Trump's farmer aid could save some U.S. soybean acres next year
The Trump administration's aid package for U.S. farmers hurt by the trade war could end up saving some soybean acres next year.
Prices for the oilseed tumbled this year as China shunned U.S. supplies. Meanwhile, the corn market held up relatively well, sparking speculation that as many 5 million acres could be switched from soy to the grain. But Donald Trump's green light for a second round of aid payments this week may push farmers to reconsider, according to traders and analysts.
"It's going to be a struggle to see a 4- to 5-million acre shift to corn," said Ted Seifried, chief market strategist at Zaner Group in Chicago. Seifried said seed dealers he's in touch with have been surprised by the strength in sales for soy. He's expecting a drop of 1.5 million to 3 million acres.
In 2018, American farmers sowed soybeans on 89.1 million acres, the same amount as corn, according to the U.S. Department of Agriculture. The crops can usually be planted on the same field, and growers often decide on sowings based on profitability.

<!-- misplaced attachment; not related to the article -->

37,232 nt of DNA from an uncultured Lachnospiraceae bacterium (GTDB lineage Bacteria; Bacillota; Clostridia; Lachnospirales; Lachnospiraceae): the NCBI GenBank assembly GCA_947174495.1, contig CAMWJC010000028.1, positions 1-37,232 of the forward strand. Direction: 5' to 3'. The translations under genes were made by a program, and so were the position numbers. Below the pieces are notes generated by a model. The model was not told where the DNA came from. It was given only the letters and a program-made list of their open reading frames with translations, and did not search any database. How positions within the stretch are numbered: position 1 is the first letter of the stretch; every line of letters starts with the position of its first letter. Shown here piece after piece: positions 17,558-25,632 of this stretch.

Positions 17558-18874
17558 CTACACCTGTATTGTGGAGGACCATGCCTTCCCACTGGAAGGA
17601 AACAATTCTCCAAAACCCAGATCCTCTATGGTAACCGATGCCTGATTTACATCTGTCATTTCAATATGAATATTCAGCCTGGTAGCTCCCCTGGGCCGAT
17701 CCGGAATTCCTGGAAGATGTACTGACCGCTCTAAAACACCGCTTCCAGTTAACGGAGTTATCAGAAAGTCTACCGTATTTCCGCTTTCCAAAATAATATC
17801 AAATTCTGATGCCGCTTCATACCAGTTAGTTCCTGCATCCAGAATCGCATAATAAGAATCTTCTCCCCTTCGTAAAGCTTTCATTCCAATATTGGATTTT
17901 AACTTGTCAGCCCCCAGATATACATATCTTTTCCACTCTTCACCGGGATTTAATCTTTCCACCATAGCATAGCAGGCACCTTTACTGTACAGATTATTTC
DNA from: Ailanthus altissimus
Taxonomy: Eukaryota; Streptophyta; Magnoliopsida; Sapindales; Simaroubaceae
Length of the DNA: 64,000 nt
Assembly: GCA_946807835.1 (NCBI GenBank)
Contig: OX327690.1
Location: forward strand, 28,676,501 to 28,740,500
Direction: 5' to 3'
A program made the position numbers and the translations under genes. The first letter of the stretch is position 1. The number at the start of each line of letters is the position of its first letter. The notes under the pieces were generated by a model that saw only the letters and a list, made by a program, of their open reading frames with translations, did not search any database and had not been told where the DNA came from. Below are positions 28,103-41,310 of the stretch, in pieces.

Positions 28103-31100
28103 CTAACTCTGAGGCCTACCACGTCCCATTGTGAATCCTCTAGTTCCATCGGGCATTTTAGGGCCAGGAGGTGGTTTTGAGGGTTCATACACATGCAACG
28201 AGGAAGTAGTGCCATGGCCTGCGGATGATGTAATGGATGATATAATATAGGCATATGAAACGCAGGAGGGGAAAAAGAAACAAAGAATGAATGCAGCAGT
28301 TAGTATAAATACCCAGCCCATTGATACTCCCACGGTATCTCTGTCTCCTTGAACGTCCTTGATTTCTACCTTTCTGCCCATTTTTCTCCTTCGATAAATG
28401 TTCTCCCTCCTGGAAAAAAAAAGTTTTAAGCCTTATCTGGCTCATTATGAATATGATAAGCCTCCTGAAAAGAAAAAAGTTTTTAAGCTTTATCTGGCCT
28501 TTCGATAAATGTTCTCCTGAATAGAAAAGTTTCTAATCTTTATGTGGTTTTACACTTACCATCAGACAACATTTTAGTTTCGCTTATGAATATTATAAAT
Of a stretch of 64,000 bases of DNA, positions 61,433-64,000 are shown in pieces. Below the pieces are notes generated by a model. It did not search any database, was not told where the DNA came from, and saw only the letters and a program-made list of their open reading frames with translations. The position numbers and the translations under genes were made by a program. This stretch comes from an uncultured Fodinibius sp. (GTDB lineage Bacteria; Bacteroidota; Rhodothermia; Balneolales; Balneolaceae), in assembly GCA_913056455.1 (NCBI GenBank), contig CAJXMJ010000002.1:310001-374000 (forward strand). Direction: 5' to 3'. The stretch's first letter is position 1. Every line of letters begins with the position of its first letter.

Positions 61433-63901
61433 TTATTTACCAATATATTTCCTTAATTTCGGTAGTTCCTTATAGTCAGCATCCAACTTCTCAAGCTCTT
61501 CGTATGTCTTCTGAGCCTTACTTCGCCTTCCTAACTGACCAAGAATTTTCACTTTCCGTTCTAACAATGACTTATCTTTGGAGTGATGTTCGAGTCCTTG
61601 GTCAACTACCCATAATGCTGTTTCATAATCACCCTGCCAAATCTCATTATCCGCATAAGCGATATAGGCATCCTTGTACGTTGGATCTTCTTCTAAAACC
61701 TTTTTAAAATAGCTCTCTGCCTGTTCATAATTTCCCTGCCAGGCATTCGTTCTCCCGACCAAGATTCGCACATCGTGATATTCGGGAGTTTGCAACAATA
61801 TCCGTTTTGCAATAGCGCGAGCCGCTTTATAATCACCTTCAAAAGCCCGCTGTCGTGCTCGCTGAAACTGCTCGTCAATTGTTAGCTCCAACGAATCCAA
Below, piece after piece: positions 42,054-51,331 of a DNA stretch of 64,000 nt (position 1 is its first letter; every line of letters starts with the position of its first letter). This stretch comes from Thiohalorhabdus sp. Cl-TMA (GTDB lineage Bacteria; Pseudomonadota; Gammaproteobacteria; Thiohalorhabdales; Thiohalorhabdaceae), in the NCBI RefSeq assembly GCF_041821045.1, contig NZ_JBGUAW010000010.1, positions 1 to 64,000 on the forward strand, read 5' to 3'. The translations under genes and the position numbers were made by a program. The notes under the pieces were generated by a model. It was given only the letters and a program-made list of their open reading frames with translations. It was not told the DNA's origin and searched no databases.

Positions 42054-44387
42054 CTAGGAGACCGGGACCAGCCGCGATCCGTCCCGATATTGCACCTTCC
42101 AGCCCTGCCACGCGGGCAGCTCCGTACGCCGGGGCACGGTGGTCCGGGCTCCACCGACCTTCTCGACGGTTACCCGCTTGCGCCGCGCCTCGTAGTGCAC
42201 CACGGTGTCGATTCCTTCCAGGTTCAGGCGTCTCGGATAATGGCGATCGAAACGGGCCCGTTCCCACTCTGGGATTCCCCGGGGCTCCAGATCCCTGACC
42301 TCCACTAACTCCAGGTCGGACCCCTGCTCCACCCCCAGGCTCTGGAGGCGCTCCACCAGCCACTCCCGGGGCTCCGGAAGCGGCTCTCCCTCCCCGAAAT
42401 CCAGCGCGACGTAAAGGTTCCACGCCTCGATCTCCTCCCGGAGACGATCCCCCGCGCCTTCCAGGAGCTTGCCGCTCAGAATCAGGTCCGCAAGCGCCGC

Most-active soybean futures are down about 5 percent this year as the U.S-China trade war means American inventories are piling up amid tepid demand. Still, prices have pared losses after dropping by as much as 16 percent. Signs of easing relations between Beijing and Washington has brought some hope back to the market. Meanwhile, corn prices are up about 7 percent in 2018.
To soften the trade-war blow to farmers, the U.S. Department of Agriculture estimates it will make $9.57 billion in aid payments. Payments to soybean growers are estimated to reach $7.3 billion, or about 76 percent of the total, according to the USDA.
As China-U.S. tensions ease, the spread between soy and corn prices has widened. Earlier this month, the premium that beans command reached a six-month high, making the oils seed more appealing for farmers. The Asian country has bought American soy over the last two weeks in the first major purchases since levying tariffs against U.S. farm goods in July.
Growers will keep monitoring prices as they get closer to spring planting, said Don Roose, the president of U.S. Commodities Inc., adding that he expects soy seedings to fall by as many as 3 million acres. Factors such as fertilizer costs will also be part of what farmers take into account, he said.
"It's a moving target, and the producers are planning, but these payments definitely help," Roose said. "I don't think it's this whopper number that people were afraid of at one time."
This article was written by Jeremy Hill and Shruti Date Singh, a reporter for Bloomberg.